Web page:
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Industry Updates

HUD MAP Guide – Key Radon Measurement and Mitigation Updates

The HUD Office of Multifamily Housing Programs has released its updated Multifamily Accelerated Processing (MAP) Guide. Released on December 18, 2020, the guidance goes into effect on March 18, 2021. Key updates to radon measurement and mitigation requirements include:

  • Section 9.6.3.2.C – the previous guidance permitted the radon professional to conclude that testing or mitigation isn’t necessarily based on a physical inspection of the property, the characteristics of the buildings, and other valid justifications. The updated guidance requires a valid justification for requesting exemption of testing or mitigation, based on criteria detailed in the applicable ANSI/AARST standard, to be provided by the radon professional in the form of a signed letter.
  • Section 9.6.3.2.C – the previous guidance excluded testing and mitigation for Section 223(f) projects located in Zone 3 of the EPA’s Map of Radon Zones. The updated guidance removes this exclusion, requiring testing and mitigation for all Section 223(f) projects.
  • Section 9.6.3.2.D – the previous guidance permitted random screening of 25% of ground contact units in each building in lieu of the full 100% characterization required by the measurement standard. The updated guidance removes this deviation, requiring radon testing to be conducted in full compliance with the ANSI/AARST measurement standard, which includes 100% testing of ground contact units in each building.
  • Section 9.6.3.2.G – the previous guidance permitted a ‘worst-case’ estimate for mitigation to be conducted as a non-critical repair. The updated guidance requires the lender to include a firm scope of work and all related costs for mitigation in the Firm application. In order to provide the firm scope of work and all related costs for mitigation, the pilot test and building evaluation will need to be treated as a critical repair.
  • Section 9.6.3.2.I – the previous guidance provided general parameters for the ongoing operation, maintenance, and monitoring (OMM) requirements when a mitigation system is installed at a property. The updated guidance requires an OMM program meeting the requirements of the ANSI/AARST mitigation standard to be maintained at a property containing a mitigation system for the duration of the insured mortgage. The OMM plan must be submitted to HUD upon completion of the mitigation project.
  • Section 9.6.3.2.J – the previous guidance did not include a provision for ensuring existing mitigation systems at a property are functioning correctly and meet the minimum requirements of the mitigation standard. The updated guidance requires existing mitigation systems at a property to be evaluated by a radon professional to confirm compliance with the ANSI/AARST mitigation standard and to verify they are functioning correctly. If applicable, corrective action must be taken by a radon professional to address any deficiencies with the mitigation systems.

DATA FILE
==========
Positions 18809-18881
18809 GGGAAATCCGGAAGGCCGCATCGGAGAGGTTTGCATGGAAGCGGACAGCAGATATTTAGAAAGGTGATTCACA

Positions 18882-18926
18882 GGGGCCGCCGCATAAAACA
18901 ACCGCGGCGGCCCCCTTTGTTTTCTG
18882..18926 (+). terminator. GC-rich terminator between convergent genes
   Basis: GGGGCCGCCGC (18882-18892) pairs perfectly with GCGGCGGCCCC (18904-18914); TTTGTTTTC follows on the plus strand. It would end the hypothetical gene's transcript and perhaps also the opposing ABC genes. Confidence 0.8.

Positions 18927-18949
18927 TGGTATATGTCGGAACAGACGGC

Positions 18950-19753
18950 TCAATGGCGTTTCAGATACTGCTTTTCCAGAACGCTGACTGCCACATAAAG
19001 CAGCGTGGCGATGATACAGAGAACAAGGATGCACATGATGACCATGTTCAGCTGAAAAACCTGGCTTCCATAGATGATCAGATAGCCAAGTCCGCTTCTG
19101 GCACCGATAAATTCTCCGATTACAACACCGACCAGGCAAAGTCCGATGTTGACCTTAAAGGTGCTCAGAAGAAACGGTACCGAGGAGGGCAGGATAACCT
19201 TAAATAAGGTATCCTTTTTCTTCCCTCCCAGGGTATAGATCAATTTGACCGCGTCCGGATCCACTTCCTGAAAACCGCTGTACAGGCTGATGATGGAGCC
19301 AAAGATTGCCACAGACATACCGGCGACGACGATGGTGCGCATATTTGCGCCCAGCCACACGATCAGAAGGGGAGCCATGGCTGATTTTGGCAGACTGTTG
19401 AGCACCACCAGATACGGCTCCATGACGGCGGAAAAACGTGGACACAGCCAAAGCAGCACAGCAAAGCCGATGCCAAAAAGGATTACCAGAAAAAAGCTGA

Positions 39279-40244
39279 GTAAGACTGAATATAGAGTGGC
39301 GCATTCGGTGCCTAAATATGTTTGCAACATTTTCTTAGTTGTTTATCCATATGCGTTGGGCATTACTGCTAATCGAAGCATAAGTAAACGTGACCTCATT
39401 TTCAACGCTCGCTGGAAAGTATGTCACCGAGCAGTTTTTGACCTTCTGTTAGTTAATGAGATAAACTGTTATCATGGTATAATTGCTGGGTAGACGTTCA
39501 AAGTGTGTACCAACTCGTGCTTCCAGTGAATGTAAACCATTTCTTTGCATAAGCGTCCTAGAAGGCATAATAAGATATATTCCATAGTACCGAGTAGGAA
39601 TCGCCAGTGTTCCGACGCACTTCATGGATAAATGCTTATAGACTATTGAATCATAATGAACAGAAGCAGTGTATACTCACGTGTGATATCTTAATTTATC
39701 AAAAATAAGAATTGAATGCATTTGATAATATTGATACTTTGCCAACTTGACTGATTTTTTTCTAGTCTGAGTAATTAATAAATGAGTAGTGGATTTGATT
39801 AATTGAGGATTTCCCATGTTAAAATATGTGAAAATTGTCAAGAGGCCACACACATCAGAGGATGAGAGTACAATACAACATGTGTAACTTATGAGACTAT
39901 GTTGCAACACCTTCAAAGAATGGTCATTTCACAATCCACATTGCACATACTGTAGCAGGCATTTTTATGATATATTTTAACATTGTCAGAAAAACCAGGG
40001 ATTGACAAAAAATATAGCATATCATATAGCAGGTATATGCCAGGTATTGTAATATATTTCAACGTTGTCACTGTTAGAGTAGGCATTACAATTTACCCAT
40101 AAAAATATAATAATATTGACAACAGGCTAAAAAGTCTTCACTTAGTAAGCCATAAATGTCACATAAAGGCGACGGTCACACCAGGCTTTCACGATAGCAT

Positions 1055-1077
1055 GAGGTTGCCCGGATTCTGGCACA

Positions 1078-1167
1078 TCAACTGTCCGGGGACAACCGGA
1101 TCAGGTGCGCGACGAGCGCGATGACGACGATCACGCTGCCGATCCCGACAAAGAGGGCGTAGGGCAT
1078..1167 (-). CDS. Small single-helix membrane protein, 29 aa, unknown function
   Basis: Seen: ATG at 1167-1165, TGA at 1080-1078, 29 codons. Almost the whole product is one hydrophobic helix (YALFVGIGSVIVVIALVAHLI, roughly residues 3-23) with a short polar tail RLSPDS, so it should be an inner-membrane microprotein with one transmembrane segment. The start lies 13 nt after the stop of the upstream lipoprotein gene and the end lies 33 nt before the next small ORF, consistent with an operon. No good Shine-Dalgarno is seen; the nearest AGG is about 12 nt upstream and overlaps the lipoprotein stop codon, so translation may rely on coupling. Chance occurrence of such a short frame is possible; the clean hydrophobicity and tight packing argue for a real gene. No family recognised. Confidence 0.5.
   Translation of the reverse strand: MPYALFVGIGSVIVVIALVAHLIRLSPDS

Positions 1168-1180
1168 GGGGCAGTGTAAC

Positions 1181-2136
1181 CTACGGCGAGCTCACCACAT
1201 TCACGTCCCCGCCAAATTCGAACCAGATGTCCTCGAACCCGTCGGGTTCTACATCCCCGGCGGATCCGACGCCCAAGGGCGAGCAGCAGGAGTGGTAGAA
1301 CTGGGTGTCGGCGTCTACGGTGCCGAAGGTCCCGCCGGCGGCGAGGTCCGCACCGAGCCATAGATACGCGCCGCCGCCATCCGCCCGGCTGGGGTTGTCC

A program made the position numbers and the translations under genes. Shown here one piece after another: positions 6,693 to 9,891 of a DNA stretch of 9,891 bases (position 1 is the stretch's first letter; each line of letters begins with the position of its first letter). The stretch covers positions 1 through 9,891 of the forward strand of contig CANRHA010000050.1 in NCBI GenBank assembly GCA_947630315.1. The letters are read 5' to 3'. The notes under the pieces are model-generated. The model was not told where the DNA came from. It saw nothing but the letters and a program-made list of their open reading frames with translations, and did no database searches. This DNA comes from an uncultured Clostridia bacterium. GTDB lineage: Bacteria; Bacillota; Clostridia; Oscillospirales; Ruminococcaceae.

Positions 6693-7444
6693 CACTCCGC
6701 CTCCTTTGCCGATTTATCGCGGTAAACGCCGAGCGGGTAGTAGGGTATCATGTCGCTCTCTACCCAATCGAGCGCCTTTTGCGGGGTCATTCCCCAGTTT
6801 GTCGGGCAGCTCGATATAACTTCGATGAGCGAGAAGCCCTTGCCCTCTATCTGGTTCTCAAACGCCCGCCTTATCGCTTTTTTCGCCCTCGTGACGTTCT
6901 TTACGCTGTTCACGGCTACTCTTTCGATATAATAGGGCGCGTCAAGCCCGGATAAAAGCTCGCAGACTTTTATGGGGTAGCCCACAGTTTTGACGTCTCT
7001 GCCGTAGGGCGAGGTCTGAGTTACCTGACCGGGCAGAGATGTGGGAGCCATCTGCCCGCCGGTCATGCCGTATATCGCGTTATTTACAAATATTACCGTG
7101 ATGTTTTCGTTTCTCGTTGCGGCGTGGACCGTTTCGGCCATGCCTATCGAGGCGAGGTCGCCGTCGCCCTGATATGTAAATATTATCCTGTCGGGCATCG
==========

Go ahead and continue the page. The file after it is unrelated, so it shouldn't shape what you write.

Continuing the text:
• Section 9.6.3.2.K – the previous guidance permitted a ‘worst-case’ cost estimate for mitigation and did not require inclusion of ongoing OMM costs. The updated guidance requires the lender to provide a firm scope of work and all related mitigation costs, to include ongoing OMM costs, in the Firm application.

For loans where the Firm application is submitted prior to the effective date, the lender must choose whether the 2016 or 2020 version of the MAP Guide will be utilized, stating this choice in the application. The lender may not mix underwriting provisions from both guides during the 90-day transition period.

The updated guidance is being implemented as we work to overcome the radon measurement and mitigation challenges created by the COVID-19 pandemic. The COVID-19 measurement and mitigation guidance released by HUD’s Office of Multifamily Housing Programs on April 2, 2020 remains in effect. Check out our April 3, 2020 update on this guidance.

The updated guidance is specific to projects being processed under the MAP Guide. We anticipate similar radon measurement and mitigation guidance for projects being processed under the Office of Residential Care Facilities Section 232 Handbook in the future. The COVID-19 measurement and mitigation guidance released by ORCF on April 10, 2020 remains in effect. Check out our April 10, 2020 update on this guidance.

As always, the trusted professionals at Protect Environmental stand ready to assist you in determining the most efficient and economical approach for managing radon and chemical vapor intrusion. As the largest provider of radon measurement and mitigation services to HUD lenders, you can rely on our knowledge and expertise to provide flexible options to ensure your transactions continue to move forward in a timely and cost-effective manner. Follow our LinkedIn portal for timely updates related to the rollout of HUD’s updated MAP Guide.

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Protect Environmental Participates in Computing for COVID-19 Project